Category Archives: 60 Reflections

Fly Like an Eagle

We’re back in Isaiah for our first reading today. The final verse in today’s reading is Isaiah 40:31. I’ll talk about it in a moment. Our Gospel passage today is a short one, from Matthew 11. Jesus tells the people, “Come to me, all you who labor and are burdened, and I will give you rest.” A great reminder for us that when the troubles of the world are bearing down on us, we can truly find rest in Jesus.

“They that hope in the LORD will renew their strength, they will soar as with eagles’ wings; they will run and not grow weary, walk and not grow faint.” I know so many people for whom this verse has been a life saver. We hear in the Scriptures often of the need for persistence. And this verse really gives us a sense of that. But it also conveys the truth of where that persistence comes from. Hint: it doesn’t come from us.

Have you ever looked on in awe at an eagle in flight, soaring above the earth? I know I have. To me that seems like the greatest of freedom. Total exhilaration. It’s the same feeling we get when we put our hope in the Lord. When we give our lives up to God, there is nowhere He can’t take us! But…a word of caution: There will always be those who do not want you to soar; those who will try to hold you back and keep you down. Beware of them. Always remember – you can’t soar with the eagles if you’re hanging around with chickens and turkeys.

Father, help us today and every day to put our trust and our hope in you alone, that we may soar as on eagles’ wings. Amen.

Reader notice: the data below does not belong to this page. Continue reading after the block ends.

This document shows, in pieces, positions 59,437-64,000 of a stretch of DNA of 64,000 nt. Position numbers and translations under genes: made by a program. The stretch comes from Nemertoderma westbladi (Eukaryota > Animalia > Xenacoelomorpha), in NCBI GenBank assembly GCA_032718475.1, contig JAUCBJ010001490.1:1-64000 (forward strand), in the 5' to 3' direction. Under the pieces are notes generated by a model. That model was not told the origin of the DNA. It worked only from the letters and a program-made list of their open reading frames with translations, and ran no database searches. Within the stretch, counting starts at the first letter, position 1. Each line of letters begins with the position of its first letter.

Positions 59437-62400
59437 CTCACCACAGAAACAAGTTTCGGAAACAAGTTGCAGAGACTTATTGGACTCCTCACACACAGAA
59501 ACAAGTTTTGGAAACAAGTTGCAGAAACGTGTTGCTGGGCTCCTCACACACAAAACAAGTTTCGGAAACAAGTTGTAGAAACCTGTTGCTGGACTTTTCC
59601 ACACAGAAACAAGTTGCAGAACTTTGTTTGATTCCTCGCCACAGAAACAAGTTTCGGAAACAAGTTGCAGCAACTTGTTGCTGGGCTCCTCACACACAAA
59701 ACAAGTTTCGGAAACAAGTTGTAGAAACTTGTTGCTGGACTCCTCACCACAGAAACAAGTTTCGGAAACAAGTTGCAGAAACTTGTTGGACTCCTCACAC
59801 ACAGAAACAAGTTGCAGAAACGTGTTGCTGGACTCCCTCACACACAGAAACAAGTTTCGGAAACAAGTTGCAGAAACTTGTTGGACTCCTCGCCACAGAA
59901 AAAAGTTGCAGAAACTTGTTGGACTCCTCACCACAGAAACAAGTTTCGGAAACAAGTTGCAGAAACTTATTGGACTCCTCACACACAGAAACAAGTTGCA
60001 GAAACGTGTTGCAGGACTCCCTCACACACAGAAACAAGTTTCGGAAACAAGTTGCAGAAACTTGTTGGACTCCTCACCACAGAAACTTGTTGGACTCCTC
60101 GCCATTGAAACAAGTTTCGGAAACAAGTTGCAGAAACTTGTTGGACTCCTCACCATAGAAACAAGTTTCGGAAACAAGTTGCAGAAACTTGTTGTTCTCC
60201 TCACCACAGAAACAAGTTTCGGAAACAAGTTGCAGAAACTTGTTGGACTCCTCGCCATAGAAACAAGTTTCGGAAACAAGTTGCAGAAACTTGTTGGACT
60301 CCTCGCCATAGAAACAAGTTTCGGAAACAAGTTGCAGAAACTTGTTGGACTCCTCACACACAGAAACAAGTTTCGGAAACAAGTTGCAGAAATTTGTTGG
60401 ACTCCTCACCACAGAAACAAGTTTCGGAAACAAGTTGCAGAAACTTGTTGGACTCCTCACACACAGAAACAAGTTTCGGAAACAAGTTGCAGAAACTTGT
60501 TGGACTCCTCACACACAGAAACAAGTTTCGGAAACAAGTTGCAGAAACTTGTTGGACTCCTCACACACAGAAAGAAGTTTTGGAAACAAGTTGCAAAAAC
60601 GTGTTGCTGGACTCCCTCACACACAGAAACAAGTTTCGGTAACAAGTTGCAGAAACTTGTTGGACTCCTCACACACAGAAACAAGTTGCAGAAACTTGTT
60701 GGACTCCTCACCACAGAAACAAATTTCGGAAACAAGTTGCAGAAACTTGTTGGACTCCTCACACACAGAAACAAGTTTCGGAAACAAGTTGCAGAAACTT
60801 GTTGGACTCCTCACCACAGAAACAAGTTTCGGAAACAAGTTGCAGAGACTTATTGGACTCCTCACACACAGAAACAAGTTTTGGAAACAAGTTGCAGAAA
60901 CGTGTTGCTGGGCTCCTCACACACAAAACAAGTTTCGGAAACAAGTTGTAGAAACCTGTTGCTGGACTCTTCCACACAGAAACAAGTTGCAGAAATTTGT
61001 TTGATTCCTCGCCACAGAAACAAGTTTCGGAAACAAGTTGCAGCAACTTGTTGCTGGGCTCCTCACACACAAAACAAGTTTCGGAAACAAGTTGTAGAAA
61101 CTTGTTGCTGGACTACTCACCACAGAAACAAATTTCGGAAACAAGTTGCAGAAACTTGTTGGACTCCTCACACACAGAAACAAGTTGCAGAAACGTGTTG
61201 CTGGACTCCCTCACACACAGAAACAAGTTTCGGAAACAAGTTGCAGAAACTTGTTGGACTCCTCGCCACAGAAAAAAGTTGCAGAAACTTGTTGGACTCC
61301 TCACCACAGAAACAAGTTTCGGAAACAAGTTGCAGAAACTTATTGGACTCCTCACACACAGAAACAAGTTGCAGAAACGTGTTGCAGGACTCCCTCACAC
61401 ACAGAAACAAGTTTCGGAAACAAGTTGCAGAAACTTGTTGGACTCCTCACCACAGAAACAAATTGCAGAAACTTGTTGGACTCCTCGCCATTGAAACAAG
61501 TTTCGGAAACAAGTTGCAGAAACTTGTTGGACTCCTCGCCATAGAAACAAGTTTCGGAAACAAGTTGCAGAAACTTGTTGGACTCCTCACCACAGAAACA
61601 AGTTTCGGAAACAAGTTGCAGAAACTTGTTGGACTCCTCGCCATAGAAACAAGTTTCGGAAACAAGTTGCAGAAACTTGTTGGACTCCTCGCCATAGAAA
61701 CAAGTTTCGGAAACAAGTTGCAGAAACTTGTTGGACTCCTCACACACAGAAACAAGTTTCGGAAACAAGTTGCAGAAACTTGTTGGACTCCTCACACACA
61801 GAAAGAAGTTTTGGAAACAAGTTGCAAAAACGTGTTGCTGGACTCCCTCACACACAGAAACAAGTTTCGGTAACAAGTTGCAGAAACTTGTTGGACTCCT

Today’s Readings

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Our Loving Mother

Today the Church celebrates the feast of Our Lady of Guadalupe. When the Blessed Virgin Mary appeared to Juan Diego on a hill in Tepeyac, Mexico, in December of 1531, she declared, “I am your most merciful Mother; I want to show my loving clemency and compassion to those who call upon me in their sorrows.” The miraculous image of Our Lady of Guadalupe that appeared on Juan Diego’s tilma is venerated to this day. There are different options for readings for today.

In Zechariah 2, we read, “Sing and rejoice, O daughter Zion! See, I am coming to dwell among you, says the Lord.” The fulfillment of this prophecy in Jesus is the crux of our faith. That God almighty, the creator of the universe, the Author of Life, came to dwell among us. And this is why the Church so honors the Blessed Virgin Mary. Because it was through her that this prophecy was fulfilled. And in the Gospel reading from Luke 1, we see that Elizabeth “got it.”

The words that Mary spoke to Juan Diego should echo in our minds. “I am your most merciful Mother.” Remember that we are all God’s children; His family. And, like a perfect family, we have a loving Mother. Let us come to her with our sorrows. For, if anyone knows about sorrows, it is Mary. And she, like a loving Mother, will give us comfort.

Father, we thank you for our loving Mother, Mary. We take comfort knowing that she shares in our sorrows, and intercedes for us through Her Son, Jesus Christ. Amen.

Today’s Readings

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Be Strong, Fear Not!

I’m hearing more and more about how so many people are frightened today. Not just because of terrorist attacks or random violence. Sure, that’s part of it, but it goes to something much deeper. Today’s readings give us hope and some powerful advice.